Meet Hunter Wahl, NIU hockey’s outspoken leader


Beverly Buchinger | NIU Hockey

Senior forward Hunter Wahl handles the puck during NIU hockey’s game against Purdue University Northwest on Oct. 14. (Beverly Buchinger | NIU Hockey)

By Alex Crowe, Senior Sports Reporter

Senior forward Hunter Wahl is leaving his mark during his last season with NIU hockey through his hard-working attitude and vocal leadership.

Wahl grew up in Port Huron, Michigan, where his dad laced up his son’s skates before he started preschool.

“I skated for the first time when I was 3 years old. He took me to learn to skate. I just liked the rink by my house, and I guess it just kind of went on from there,” Wahl said.

With hockey being a big attraction in Michigan, Wahl’s path to the rink came naturally.

“There’s like four rinks by my house and going down to Detroit, there’s probably like 20 rinks in between my house and Detroit,” Wahl said.

Before their future reunion at NIU, junior forward Austin Walny met Wahl in his age 13 season playing youth hockey in Michigan. 

Walny shared his impressions of Wahl after seeing him on the ice for the first time.

“First time I met him, I was like ‘this kid is a nut job. The kid is crazy,’” Walny said. “The kid is just full of energy. He just loves the game like everyone else.” 

Wahl’s hockey journey led him to the then Motor City Hawks, now Gamblers, of the United States Premier Hockey League where he posted 11 goals and 11 assists in his only season.

Making the jump to college hockey, Wahl used his experience playing junior hockey to get used to facing bigger and more experienced competition. 

“You kinda have to change your playstyle,” Wahl said. “I was always more of a skill guy, and you had to learn to kind of be able to bump it around a little bit in these leagues. So, it was a little bit of an adjustment.”


Wahl said he sees himself as a playmaker who uses his skill and intelligence to be impactful in the offensive zone.

“I think that I know where I need to be and just know the fundamentals of the game by playing it for so long,” Wahl said.

His skills on the ice caught the attention of head hockey coach Brad Stoffers, who coached against Wahl in the USPHL. 

Stoffers praised the playmaking and skating abilities of a USPHL foe-turned-NIU-friend.

“A little bit flashy,” Stoffers said. “He’s a guy that has good puck skills, good stick skills. So, you notice somebody out there that’s flashy.” 

Because of his on-ice skill, Wahl doesn’t shy away from high-pressure moments and wants to be involved in every aspect of the game. 

Stoffers said that in his eyes, Wahl isn’t satisfied with being in high-leverage moments; he wants to thrive in them.

Senior forward Hunter Wahl battles for the puck in the neutral zone against a Purdue University Northwest player during the Huskies’ match against the Pride on Oct. 14. (Beverly Buchinger | NIU Hockey)

“He wants the puck on his stick for some of the faceoff plays we’re doing and different situations on the power play … he has the confidence that he can score in those situations,” Stoffers said. 

For Wahl, that confidence comes from knowing he will outwork his opponent.

“I would never say ‘no’ to any situation at any time,” Wahl said. “I think that anytime I go out there, I’ll work harder than the dude in front of me.”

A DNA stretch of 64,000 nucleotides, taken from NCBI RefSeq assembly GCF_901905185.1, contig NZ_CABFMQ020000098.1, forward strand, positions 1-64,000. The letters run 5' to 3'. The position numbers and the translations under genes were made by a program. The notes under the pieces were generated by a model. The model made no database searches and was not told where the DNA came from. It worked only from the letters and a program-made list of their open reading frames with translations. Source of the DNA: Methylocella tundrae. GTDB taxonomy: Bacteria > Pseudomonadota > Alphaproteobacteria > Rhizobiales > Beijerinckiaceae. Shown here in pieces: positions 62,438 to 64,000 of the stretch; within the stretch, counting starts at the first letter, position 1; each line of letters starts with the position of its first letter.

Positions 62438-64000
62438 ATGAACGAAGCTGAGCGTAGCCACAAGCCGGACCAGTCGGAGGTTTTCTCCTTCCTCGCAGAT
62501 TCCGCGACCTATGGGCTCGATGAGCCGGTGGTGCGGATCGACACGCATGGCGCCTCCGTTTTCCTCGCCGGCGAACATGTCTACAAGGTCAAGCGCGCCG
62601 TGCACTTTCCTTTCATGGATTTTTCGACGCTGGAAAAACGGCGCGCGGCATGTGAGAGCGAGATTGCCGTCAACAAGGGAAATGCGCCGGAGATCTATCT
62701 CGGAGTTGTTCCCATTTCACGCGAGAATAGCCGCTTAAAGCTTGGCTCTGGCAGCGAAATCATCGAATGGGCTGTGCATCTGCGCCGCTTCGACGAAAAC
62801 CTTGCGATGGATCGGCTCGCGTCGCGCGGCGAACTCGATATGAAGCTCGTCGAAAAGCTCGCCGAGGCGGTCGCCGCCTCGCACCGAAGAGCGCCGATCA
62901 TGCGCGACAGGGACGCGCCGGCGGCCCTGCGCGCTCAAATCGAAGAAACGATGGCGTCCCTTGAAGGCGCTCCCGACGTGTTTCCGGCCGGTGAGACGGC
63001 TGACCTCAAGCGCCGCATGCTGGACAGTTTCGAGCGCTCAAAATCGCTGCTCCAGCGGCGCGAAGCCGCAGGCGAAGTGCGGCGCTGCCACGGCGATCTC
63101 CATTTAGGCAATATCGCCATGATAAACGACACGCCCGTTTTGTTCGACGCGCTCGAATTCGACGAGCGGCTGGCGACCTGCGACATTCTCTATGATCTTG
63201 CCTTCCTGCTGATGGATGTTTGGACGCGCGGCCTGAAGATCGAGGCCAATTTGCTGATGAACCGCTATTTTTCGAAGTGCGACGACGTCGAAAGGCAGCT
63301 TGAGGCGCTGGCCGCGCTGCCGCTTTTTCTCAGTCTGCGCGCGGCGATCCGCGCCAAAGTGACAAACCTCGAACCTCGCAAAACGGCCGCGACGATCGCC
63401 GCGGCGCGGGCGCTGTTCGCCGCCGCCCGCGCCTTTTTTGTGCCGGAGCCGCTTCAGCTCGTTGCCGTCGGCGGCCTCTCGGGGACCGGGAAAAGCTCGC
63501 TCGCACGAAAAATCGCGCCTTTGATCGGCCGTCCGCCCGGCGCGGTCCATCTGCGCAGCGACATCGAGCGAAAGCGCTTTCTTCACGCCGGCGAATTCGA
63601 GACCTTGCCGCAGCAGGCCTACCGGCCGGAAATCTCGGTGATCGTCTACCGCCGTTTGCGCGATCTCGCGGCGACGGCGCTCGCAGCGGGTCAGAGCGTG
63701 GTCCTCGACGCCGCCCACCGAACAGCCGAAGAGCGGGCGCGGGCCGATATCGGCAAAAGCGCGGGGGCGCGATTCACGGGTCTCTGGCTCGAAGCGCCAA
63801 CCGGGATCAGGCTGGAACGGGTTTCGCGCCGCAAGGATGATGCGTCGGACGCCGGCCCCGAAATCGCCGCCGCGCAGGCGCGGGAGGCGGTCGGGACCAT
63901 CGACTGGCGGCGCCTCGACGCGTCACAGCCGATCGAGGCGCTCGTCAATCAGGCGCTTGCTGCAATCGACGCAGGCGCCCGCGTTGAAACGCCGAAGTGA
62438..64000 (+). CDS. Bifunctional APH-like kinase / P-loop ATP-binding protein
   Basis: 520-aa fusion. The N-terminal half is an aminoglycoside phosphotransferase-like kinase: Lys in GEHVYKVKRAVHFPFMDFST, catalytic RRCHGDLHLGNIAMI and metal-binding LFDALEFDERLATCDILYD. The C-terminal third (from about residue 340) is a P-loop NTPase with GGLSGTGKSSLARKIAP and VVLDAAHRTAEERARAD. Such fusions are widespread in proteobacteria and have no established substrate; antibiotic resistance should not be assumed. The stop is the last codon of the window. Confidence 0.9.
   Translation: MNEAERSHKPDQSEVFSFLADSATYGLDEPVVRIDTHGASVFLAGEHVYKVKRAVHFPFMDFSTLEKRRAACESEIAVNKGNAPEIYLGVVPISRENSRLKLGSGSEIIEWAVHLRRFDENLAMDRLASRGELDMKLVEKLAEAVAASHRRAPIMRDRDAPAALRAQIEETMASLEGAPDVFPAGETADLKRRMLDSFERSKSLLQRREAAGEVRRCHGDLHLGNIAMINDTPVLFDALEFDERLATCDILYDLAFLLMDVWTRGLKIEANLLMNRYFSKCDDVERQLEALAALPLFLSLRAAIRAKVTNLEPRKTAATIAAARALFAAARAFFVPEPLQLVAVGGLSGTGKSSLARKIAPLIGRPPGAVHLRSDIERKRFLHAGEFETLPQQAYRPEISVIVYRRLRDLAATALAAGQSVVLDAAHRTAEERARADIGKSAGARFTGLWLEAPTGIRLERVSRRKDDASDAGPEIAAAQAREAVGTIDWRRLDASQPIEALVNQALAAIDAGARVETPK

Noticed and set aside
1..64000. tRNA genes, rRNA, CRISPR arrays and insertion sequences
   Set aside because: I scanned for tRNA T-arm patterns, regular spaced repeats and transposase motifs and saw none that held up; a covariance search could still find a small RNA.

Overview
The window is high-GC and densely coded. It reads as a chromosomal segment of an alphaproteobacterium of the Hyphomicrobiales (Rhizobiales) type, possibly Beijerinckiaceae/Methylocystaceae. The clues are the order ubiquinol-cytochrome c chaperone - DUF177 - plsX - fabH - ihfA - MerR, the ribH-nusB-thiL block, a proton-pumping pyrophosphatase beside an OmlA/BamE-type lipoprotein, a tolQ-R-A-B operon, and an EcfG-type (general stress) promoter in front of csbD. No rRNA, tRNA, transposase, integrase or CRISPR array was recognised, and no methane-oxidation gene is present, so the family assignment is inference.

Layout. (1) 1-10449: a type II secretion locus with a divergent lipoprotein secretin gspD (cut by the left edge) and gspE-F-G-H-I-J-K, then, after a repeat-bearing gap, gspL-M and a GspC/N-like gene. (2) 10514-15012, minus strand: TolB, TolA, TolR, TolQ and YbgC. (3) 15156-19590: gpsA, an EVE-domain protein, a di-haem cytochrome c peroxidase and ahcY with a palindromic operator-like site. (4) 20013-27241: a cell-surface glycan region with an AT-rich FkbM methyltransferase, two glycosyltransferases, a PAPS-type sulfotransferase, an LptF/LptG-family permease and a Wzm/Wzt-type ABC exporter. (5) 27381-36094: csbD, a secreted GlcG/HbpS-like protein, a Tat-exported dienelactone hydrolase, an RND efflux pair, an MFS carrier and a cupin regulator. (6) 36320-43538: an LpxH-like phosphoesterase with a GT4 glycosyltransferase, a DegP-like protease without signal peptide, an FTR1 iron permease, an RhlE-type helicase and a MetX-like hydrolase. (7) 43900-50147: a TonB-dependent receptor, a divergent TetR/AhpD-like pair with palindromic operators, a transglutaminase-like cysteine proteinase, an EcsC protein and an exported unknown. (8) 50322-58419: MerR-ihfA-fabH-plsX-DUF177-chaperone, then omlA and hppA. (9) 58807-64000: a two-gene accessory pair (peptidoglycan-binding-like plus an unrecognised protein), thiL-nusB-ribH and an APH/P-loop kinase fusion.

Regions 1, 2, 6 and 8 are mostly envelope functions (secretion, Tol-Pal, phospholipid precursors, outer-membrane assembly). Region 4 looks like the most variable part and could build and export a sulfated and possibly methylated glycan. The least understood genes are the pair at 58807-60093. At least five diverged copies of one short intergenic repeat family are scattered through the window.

Wahl serves as an assistant captain for the Huskies. With this being his first season wearing an A on his jersey, he summed up his leadership style and the adjustments he’s made to fit the role. 

“Vocally, I’m very loud,” Wahl said. “I like to get in a lot of people’s heads during games … I don’t want any penalties, bad influence, stuff like that. So, I’ve toned that stuff down a little bit this year.”

As a vocal leader, Wahl isn’t afraid to be hard on his teammates. 

Walny said he sees Wahl as someone who will identify and correct problems.

“After intermission – just coming in – either hype or furious, whatever emotions he’s feeling, he’ll express that to the locker room. People know how he’s feeling,” Walny said. “You’ll definitely know when you made a mistake. He’ll tell you what’s wrong but show you how to fix it.” 

Embracing a vocal leadership style means Wahl has to hold himself accountable in areas where he’s also hard on his teammates. 

During the team’s post-game workout on Saturdays, players with the most ice time do fewer exercise sets, and players with less ice time do more sets. 

Walny expressed a time during a workout when Wahl’s leadership stood out. 

“I remember Hunter (Wahl) had, like, 26, 27 minutes (of ice time), and he ended up doing all three sets no matter what,” Walny said. “Seeing him do that, it really made me want to work with him. It goes to show what he does. He’s being a role model for the team.”

With the team sitting at 0-10, Wahl tries to be a positive influence on a struggling team.

Stoffers explained that Wahl keeps a glass-half-full attitude.

“He’s a guy that’s trying to stay positive. He wants to see growth,” Stoffers said. “He’s vocal, and he’s trying to keep guys positive and pumped up and keep guys thinking about the bright side.”

As someone who tries to be a beacon of positivity, Wally, as he’s known on the team, said he likes to keep the mood light off the ice.

He detailed one of his favorite off-ice team bonding activities: Rookie Idol.

“On the first road trip of every year, all the rookies have to pick a song. We have a speaker on the bus that we play music on,” Wahl said. “They can think Katy Perry, Taylor Swift all the way to Eminem. Whatever they choose. They all get rated on what they sing. Whoever wins, they get away from rookie responsibilities for, like, a week.” 

Wahl and the Huskies will look to get their first win of the season when they take on the University of Jamestown at 7 p.m. Friday in North Dakota.